- 50 to 2,000 lbs which is a class G felony and will land you 25-42 months and/or $25,000 fine.
- 2,000 to 10,000 lbs which is a class F felony and will land you 70-84 months and/or $50,000 fine.
- Over 10,000 lbs which is a class D felony and will land you 175-219 months in jail, and/or $200,000 fine.
What is the law on growing
In North Carolina, it is illegal to grow weed for any purpose. Having even a small amount can result in fines or jail time. Planting marijuana is a felony – with a punishment of 4 to 8 months in prison – as per Penal Code 90-95(D)(4).
Hemp production is not allowed without a license from the NC Department of Agriculture and Consumer Services. Compared to other states, North Carolina has yet to legalize marijuana for medical or recreational use. It’s important to understand the laws before attempting to cultivate cannabis.
What is the law on trafficking and supplying
Trafficking and supplying drugs in North Carolina is illegal. Severe consequences can result, including felony charges, long prison sentences, and hefty fines. The state has a zero-tolerance policy to trafficking larger amounts of weed.
It’s illegal to drive under the influence of drugs in North Carolina. Even with a prescription, or if it’s legal in another state, operating a vehicle while impaired could lead to arrest.
Drug offenses are a major problem in North Carolina. Opioid deaths have risen in recent years. From 2017 to 2019, the North Carolina Department of Health and Human Services reported 2,205 opioid-related overdose deaths.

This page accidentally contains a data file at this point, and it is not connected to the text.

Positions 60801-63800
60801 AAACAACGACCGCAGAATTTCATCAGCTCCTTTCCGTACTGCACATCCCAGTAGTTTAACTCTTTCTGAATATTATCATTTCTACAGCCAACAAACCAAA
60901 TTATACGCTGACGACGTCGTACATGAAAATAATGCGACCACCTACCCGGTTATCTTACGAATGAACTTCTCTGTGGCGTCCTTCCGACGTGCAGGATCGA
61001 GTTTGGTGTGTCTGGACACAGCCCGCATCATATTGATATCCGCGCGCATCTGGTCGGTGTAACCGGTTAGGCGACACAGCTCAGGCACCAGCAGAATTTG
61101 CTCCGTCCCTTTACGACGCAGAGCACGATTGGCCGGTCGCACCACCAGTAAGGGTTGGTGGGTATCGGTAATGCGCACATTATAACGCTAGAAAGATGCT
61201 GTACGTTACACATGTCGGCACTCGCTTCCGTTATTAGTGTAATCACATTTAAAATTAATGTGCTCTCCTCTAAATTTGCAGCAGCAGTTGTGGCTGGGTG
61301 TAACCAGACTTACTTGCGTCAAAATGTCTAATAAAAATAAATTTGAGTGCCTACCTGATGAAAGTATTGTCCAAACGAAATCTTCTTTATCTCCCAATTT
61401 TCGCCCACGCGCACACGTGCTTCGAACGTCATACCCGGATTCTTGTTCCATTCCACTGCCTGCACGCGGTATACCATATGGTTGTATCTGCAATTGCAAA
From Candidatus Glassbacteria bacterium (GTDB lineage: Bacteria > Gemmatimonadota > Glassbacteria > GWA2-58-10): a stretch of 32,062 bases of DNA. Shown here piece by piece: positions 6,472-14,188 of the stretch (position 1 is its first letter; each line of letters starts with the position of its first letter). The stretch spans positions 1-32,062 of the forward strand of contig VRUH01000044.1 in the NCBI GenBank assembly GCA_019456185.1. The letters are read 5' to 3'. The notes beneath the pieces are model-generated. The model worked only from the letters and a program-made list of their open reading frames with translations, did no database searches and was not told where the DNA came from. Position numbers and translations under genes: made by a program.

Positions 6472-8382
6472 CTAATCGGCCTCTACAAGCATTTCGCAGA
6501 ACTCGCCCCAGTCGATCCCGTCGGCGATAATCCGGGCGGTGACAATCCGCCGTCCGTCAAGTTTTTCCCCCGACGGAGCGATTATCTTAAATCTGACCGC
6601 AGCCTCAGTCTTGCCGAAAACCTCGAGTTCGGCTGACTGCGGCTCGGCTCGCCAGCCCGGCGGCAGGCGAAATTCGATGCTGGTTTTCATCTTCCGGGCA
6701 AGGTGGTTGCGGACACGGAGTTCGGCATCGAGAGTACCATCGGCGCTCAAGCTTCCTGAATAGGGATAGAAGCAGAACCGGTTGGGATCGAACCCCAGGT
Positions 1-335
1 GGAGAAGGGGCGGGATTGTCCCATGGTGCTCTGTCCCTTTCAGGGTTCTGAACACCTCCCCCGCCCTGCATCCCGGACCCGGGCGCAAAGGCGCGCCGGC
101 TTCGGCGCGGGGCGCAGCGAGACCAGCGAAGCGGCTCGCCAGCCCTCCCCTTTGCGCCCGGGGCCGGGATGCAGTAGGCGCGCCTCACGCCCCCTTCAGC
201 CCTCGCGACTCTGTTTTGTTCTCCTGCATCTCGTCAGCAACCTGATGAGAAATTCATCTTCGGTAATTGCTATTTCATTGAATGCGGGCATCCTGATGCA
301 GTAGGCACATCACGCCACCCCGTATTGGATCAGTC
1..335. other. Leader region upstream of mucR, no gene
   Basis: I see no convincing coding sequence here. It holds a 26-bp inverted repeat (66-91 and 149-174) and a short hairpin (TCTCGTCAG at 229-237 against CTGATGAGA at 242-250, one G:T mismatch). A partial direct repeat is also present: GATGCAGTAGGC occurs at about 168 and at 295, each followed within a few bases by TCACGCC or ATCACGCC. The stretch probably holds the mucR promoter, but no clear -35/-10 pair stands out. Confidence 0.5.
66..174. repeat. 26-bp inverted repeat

Is medical marijuana legal in North Carolina?
North Carolina doesn’t let you use medical marijuana, regardless of popular demand. You can only obtain low-THC hemp extracts from a registered neurologist. You can’t buy or grow medicinal cannabis either. The state’s strict marijuana laws make it tough for businesses to sell CBD oil with THC levels as low as 0.3%, without risking prosecution.
How do you get a medical marijuana license in North Carolina?
In North Carolina, to get a medical marijuana license, you must follow certain steps:
- First, a licensed physician must diagnose you with a qualifying medical condition.
- This doctor must register with the NC Medical Board and take an approved training course on medical cannabis.
- Then, they can submit your application for a medical marijuana card to the state’s Department of Health and Human Services.
You have to give personal info such as your name, date of birth and proof of residency. You may also need to show medical records or documents about your qualifying condition. Once approved, you’ll get a registry identification card that lets you legally buy medical marijuana from authorized dispensaries in North Carolina.
It’s worth noting that while North Carolina has legalized hemp derived CBD products with less than 0.3% THC, recreational or even medical marijuana above 0.3% THC is still illegal in the state.
Who qualifies for a medical marijuana card in North Carolina?
In North Carolina, if you meet certain medical requirements, you can get a marijuana card. You must be 18 or over, have identification, and have a serious disease. The state’s program is new, so only epilepsy and intractable seizures are qualifying conditions.
Young people with epilepsy or other serious health problems can also get a card if a pediatric neurologist approves it. To be eligible, the patient must show that regular medicines didn’t work. If you’re allergic to shellfish, be aware that oral THC or CBD could cause anaphylaxis symptoms.
Does North Carolina recognise medical marijuana cards from other states?
Medical marijuana cards from other states are not accepted in North Carolina. If you don’t have a valid card from a doctor, you could be in legal trouble. The state does not have a medical marijuana program, so it is illegal to possess or use medical marijuana.
Anyone with a medical marijuana card from another state risks serious legal consequences if found with marijuana when travelling through North Carolina. Avoid carrying any amount of marijuana while in the state.